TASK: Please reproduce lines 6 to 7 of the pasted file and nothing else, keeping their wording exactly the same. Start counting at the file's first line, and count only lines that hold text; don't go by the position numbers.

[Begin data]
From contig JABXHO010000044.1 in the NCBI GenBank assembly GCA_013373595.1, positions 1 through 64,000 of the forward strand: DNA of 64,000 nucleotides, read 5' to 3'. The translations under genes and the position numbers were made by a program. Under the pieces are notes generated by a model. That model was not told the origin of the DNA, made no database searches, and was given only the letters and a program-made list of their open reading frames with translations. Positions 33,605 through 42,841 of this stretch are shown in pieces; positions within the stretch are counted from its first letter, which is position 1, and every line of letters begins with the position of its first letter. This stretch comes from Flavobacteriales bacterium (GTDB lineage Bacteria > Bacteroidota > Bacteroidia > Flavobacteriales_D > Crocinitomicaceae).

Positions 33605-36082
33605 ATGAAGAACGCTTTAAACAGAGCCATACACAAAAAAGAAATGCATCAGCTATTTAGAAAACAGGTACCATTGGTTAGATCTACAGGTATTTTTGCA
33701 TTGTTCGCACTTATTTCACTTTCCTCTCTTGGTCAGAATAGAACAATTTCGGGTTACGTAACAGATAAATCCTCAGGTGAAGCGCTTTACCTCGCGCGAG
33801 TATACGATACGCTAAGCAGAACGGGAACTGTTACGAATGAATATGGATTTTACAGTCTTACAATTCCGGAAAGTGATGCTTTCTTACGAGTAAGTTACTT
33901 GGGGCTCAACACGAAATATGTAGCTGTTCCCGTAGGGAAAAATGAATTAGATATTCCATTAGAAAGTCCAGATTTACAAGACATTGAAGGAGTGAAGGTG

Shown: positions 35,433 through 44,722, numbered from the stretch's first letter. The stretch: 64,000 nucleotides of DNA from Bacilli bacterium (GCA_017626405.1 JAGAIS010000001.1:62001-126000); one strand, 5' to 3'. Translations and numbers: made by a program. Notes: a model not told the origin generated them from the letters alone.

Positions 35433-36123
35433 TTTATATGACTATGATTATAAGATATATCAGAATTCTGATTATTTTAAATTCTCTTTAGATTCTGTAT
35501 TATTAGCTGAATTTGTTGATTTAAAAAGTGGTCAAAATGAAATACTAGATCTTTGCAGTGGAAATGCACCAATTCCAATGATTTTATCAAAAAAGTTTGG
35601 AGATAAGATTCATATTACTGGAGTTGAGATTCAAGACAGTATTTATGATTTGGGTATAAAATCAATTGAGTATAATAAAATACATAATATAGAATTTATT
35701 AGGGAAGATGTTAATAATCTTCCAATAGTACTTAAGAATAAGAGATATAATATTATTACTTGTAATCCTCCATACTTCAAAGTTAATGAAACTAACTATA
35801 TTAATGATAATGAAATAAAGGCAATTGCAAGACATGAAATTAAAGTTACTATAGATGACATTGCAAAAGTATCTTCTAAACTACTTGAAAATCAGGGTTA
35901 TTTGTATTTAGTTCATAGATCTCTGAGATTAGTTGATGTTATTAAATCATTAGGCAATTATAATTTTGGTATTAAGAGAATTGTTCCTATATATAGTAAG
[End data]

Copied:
33901 GGGGCTCAACACGAAATATGTAGCTGTTCCCGTAGGGAAAAATGAATTAGATATTCCATTAGAAAGTCCAGATTTACAAGACATTGAAGGAGTGAAGGTG

Shown: positions 35,433 through 44,722, numbered from the stretch's first letter. The stretch: 64,000 nucleotides of DNA from Bacilli bacterium (GCA_017626405.1 JAGAIS010000001.1:62001-126000); one strand, 5' to 3'. Translations and numbers: made by a program. Notes: a model not told the origin generated them from the letters alone.